England women's manager Phil Neville said footballers should "boycott" social media to send a "powerful message" that abuse is not acceptable.
"We have to take drastic measures now as a football community. I've had it with my players on social media, the Premier League and the Championship have had it," said Neville.
"I just wonder whether as a football community we come off social media, because Twitter won't do anything about it, Instagram won't do anything about it - they send you an email reply saying they'll investigate but nothing happens.
"I've lost total faith in whoever runs these social media departments, so let's send a powerful message: come off social media (for) six months. Let's see the effect it has on these social media companies."
On Tuesday, Twitter issued a statement saying it "strongly condemns" the abuse and has "now permanently suspended a series of accounts for violating our hateful conduct policy".
It added: "We're fully aware of and share the concerns surrounding online racist abuse towards certain footballers in the UK over recent days.
"We're proactively monitoring the conversation online and will continue taking robust action on any account which violates our rules.
"This is a societal issue and requires a societal response. This is why we maintain a dialogue with both the Professional Footballers' Association and Kick It Out and are committed to working together to address abusive online and racist behaviour across the industry."
A statement from Facebook said: "There is no place for racism or abusive behaviour on Instagram and we invest heavily in developing tools and technologies to prevent bullying and harassment.
"People who repeatedly break our guidelines will be permanently banned from using Instagram."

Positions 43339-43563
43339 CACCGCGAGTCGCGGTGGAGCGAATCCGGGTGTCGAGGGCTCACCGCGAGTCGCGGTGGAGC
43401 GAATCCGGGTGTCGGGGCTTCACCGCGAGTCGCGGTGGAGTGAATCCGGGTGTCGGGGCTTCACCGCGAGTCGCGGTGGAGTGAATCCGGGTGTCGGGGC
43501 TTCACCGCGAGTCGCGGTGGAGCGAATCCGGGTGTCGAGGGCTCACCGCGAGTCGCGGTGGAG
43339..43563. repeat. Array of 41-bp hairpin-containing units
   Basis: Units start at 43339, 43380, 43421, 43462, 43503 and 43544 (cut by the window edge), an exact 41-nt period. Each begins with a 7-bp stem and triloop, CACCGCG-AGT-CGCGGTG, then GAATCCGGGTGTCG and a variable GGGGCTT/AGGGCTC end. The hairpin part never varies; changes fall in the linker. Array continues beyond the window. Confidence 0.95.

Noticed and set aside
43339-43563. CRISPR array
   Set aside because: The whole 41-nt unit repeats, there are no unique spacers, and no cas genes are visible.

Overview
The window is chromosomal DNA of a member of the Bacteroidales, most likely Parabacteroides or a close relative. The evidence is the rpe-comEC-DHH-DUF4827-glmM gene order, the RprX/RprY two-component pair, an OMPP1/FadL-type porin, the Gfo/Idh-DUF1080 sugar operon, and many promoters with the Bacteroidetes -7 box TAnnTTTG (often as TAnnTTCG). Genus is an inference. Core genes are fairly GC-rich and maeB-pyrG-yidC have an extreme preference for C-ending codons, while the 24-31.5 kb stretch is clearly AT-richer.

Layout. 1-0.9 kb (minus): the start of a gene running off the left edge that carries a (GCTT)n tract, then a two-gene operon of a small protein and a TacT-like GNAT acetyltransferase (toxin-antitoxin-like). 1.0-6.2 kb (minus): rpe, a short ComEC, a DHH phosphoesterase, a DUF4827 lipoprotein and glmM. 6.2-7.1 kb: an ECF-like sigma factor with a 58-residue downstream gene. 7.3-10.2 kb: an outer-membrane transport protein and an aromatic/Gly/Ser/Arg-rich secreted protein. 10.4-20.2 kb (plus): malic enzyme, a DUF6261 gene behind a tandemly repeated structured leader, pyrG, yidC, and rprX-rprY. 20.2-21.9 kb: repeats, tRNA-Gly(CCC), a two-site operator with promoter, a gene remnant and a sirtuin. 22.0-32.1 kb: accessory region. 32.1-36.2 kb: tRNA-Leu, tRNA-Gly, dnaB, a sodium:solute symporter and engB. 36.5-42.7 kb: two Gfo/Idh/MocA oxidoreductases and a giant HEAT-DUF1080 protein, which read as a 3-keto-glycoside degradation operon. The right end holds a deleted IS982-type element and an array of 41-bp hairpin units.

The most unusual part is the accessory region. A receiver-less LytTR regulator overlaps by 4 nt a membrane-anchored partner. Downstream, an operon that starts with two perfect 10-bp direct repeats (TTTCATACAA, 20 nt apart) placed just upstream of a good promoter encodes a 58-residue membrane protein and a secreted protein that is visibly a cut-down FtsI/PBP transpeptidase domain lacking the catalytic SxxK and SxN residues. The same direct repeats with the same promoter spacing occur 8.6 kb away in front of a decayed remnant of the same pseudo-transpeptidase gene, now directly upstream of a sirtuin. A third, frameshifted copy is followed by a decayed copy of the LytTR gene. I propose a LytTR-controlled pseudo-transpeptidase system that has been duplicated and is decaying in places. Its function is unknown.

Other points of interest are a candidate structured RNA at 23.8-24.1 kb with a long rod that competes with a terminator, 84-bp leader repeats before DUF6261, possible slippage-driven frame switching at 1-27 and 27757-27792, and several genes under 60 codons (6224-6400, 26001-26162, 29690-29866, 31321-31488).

Several of Pogba's team-mates have criticised the abuse of the Frenchman, whose 68th-minute penalty was saved by Wolves goalkeeper Rui Patricio - the fourth spot-kick Pogba has missed for United in the Premier League since the start of last season.
Harry Maguire called on social media companies to "stop these pathetic trolls", while Marcus Rashford said "enough now, this needs to stop".
"Manchester United is a family. Paul Pogba is a huge part of that family. You attack him you attack us all," the England striker added on Twitter.
United said they are "working to identify" those responsible for the racist abuse directed at Pogba.
"The individuals who expressed these views do not represent the values of our great club and it is encouraging to see the vast majority of our fans condemn this on social media also," read a United statement.
"We will work to identify the few involved in these incidents and take the strongest course of action available to us. We also encourage social media companies to take action in these cases."